• Generate higher quality leads. Once you’re set on your buyer personas, you have a clear and actionable profile to seek out and prospect. This should give you some new ideas in terms of lead generation, and the fact that these leads are targeted means they’ll, in all likelihood, be higher quality. Focusing on high-quality leads is far more efficient than a scattergun approach – it can free up the time of your sales team so, instead of speculating, they’re able to concentrate on nurturing relationships that are likely to generate sales.

How to create buyer personas

Creating buyer personas requires a certain investment of time and energy. The last thing you want to do is rush through the process and end up with inaccurate profiles – do this and you run the risk of addressing the wrong people, alienating your real customer base.

Buyer personas need to be based on actionable insights. Stating the obvious, or making assumptions, just doesn’t cut the mustard.

You may already have some information in your database that can form part of your personas. But, at the same time, not every bit of information you already have (or will gather in future) is going to be useful. The best personas are fairly simple, and they avoid making obvious statements or including information that isn’t particularly relevant.

Some useful elements to include

  • Job titles and functions, professional challenges and goals
  • Firmographics – industry, location, customer size, status, structure, verticals
  • Demographics and Background – age, gender, family status, income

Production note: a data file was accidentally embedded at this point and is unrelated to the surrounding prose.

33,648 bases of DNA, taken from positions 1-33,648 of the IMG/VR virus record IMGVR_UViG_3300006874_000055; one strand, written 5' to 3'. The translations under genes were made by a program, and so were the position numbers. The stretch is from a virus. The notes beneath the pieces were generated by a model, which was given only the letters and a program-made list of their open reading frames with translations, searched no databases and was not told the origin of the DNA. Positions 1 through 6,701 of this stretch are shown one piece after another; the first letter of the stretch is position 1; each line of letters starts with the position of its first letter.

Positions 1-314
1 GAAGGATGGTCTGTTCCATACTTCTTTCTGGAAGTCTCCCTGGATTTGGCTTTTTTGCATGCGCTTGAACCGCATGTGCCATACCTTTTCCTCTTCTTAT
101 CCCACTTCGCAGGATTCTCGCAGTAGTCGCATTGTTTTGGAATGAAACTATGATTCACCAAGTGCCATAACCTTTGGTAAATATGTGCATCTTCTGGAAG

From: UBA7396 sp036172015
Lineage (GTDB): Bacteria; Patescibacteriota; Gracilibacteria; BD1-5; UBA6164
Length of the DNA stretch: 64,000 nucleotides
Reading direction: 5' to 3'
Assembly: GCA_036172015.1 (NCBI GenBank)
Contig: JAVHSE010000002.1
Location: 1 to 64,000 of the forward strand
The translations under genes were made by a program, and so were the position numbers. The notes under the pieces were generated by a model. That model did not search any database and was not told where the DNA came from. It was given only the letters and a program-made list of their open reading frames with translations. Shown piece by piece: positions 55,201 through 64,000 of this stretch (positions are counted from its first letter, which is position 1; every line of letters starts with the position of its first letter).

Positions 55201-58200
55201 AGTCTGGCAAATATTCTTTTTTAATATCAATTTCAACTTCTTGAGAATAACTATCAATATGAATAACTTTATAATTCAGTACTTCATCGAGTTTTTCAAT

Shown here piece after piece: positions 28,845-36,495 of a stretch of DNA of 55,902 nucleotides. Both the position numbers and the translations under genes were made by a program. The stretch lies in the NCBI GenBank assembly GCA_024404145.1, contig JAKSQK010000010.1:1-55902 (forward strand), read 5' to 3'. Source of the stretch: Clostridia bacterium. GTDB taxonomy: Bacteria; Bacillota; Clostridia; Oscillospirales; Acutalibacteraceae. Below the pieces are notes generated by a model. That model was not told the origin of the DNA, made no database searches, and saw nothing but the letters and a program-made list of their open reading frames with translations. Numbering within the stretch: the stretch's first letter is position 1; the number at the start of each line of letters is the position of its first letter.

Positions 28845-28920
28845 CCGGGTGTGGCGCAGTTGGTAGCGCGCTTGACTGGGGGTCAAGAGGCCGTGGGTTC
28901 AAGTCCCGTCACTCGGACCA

• Personality – interests, hobbies, motivations and passions
  • Goals and Challenges – what are they looking to achieve, and what obstacles do they face?

There are a number of ways to gather this kind of information. The most obvious way to do so is by modelling your existing customer data. You may find that short interviews are the best way to go, or you may choose to carry out focus groups or surveys.

However you choose to gather the data, make sure you’re led by the data. Review the insights you find and seek out any recurring trends or patterns; these – rather than your preconceptions – are what should form the basis of your buyer personas.

As we’ve previously mentioned, you’ll often end up with a few different personas, but if you’re just starting out, keep them to a minimum; you can always add more later. Once you’re done, validate these personas with the stakeholders of your business, and then roll them out.

  • Give your personas names, and use them when you’re making decisions.
  • Define content topics and messaging for each persona
  • Map out the buying cycle of your buyer personas, and address their pain points and motivations to purchase in alignment with that cycle.

And, one final (but crucially important) point – don’t forget to keep your buyer personas up to date. Your business constantly evolves, and so do your customers and their needs. As the old saying goes, if you’re not getting better, you’re getting worse!

Closing Thoughts

Although buyer personas take time and effort to produce, the value of ‘putting a face’ to your customer more than outweighs that investment. They’re a valuable way to segment your audience, tailor your content, and always keep the customer at the heart of all your decision-making.

Here at Wheelhouse Advisors we’re a strategic marketing service, using advanced analytics to help you discover your highest potential opportunities to deliver success. Whether you need some help creating buyer personas, or you’re just looking to identify opportunities, drive revenue or cut costs, we’d love to hear from you.